|Millennium:||1st millennium BC|
|104 BC by topic|
|Gregorian calendar||104 BC|
|Ab urbe condita||650|
|Ancient Egypt era||XXXIII dynasty, 220|
|- Pharaoh||Ptolemy X Alexander, 4|
|Ancient Greek era||169th Olympiad (victor)¹|
|Balinese saka calendar||N/A|
|Chinese calendar||丙子年 (Fire Rat)|
2593 or 2533
— to —
丁丑年 (Fire Ox)
2594 or 2534
|Coptic calendar||−387 – −386|
|Ethiopian calendar||−111 – −110|
|- Vikram Samvat||−47 – −46|
|- Shaka Samvat||N/A|
|- Kali Yuga||2997–2998|
|Iranian calendar||725 BP – 724 BP|
|Islamic calendar||747 BH – 746 BH|
|Minguo calendar||2015 before ROC|
|Seleucid era||208/209 AG|
|Thai solar calendar||439–440|
23 or −358 or −1130
— to —
24 or −357 or −1129
Year 104 BC was a year of the pre-Julian Roman calendar. At the time it was known as the Year of the Consulship of Marius and Fimbria (or, less frequently, year 650 Ab urbe condita). The denomination 104 BC for this year has been used since the early medieval period, when the Anno Domini calendar era became the prevalent method in Europe for naming years.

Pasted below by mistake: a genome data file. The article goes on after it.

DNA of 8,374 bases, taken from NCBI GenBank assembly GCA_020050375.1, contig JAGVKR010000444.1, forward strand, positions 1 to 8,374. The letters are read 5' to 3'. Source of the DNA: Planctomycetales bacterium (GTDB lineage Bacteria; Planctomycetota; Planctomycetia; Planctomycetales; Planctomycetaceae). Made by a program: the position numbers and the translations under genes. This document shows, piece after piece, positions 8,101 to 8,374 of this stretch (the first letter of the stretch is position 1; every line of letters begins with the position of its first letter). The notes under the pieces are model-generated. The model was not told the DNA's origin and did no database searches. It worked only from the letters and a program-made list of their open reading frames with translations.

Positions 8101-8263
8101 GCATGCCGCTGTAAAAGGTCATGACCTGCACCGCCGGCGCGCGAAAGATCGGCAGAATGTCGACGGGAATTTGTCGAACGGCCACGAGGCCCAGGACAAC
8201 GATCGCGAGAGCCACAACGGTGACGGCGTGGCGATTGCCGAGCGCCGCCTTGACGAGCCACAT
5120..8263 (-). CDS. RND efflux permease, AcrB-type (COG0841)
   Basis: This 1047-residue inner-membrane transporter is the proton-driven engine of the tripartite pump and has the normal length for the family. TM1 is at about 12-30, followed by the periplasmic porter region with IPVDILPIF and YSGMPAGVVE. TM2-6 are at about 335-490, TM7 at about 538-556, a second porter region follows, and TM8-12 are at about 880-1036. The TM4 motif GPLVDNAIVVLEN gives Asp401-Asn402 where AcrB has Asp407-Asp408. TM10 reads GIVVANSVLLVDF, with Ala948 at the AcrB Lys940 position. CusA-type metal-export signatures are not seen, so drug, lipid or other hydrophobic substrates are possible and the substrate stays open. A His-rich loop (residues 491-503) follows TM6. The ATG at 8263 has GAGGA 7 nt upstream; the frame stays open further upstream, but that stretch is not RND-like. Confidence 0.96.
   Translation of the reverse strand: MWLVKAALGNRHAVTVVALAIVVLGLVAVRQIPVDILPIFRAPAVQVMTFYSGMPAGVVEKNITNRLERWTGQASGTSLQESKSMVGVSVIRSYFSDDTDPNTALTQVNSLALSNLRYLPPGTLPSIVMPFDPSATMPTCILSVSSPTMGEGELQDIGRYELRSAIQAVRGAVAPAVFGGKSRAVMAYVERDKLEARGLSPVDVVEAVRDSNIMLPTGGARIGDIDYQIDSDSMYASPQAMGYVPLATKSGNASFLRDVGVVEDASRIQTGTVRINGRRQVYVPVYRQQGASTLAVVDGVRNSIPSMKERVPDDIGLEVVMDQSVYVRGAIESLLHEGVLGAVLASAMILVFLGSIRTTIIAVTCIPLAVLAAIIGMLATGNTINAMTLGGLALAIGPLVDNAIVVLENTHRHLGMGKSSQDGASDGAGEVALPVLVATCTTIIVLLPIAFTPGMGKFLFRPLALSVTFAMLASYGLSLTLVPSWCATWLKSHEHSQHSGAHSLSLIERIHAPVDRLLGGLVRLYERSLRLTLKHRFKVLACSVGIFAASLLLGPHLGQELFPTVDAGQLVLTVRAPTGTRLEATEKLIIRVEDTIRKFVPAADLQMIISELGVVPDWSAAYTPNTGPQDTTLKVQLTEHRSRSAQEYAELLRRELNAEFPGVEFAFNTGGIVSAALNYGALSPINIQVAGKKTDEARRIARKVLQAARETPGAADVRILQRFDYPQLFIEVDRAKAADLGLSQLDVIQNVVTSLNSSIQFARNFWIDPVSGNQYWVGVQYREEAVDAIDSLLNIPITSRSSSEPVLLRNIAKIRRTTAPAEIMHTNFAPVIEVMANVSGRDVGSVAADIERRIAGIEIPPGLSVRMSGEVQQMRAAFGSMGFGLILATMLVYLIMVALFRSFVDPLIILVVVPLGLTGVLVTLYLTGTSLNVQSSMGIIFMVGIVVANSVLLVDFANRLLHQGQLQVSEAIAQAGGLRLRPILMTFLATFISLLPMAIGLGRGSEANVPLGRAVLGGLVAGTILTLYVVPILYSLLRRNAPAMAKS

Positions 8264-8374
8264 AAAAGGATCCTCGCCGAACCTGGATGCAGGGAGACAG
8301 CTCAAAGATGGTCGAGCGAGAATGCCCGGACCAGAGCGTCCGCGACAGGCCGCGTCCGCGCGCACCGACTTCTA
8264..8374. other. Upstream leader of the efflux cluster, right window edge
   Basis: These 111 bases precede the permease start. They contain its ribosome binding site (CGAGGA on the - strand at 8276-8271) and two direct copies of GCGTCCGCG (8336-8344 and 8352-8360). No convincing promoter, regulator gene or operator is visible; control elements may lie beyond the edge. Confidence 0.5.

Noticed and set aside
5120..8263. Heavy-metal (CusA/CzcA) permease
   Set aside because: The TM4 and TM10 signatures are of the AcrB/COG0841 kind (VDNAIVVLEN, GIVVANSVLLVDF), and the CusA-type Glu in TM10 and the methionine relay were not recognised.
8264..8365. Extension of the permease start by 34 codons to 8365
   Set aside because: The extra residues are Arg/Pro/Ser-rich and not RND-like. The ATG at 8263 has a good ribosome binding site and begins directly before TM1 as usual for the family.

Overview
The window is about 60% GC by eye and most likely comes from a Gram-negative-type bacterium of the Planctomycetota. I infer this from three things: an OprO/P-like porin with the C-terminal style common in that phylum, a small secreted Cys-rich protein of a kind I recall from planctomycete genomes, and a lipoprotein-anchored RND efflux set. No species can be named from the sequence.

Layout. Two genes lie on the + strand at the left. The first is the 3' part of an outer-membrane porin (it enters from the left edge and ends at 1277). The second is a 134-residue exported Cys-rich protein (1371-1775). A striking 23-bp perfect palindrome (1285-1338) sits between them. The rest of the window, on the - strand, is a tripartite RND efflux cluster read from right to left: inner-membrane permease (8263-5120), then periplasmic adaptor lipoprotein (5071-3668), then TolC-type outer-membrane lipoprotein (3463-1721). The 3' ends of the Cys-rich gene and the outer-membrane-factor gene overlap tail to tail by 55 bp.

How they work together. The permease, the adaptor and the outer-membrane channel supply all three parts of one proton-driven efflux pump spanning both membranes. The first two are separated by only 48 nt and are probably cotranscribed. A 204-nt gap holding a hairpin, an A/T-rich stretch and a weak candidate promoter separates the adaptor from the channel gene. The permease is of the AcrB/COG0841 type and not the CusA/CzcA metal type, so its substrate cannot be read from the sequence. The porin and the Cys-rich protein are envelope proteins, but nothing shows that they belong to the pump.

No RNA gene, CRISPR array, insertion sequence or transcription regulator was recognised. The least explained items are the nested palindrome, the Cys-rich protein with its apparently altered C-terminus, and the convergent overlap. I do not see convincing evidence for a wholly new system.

- Rome enacts a state of emergency, the way to Italy lays open to the Germanic invaders. Gaius Marius, the conqueror of Jugurtha, is elected consul for the second time. He celebrates his triumph over Jugurtha, who is led in the procession and thrown into the Tullianum where he dies of starvation.
- Second Servile War: Athenion starts a slave rebellion in Segesta (Sicily).
- Emperor Wu of Han maintains large armies of occupation and burdens the Chinese economy. Landowners expanding their holdings, but farmers are forced to borrow at usurious rates and paying 50 percent of their crops as rent. Homelessness and banditry has increased, and agricultural productivity has declined.
- Sima Qian starts writing his Shiji.
- Dong Zhongshu, Chinese scholar who promoted Confucianism at the central court of the Han Dynasty (b. 179 BC)
- Gnaeus Domitius Ahenobarbus, Roman consul and general
- John Hyrcanus, prince and high priest of Judea (b. 164 BC)
- Jugurtha, king of Numidia (execution by Rome) (b. c. 169 BC)
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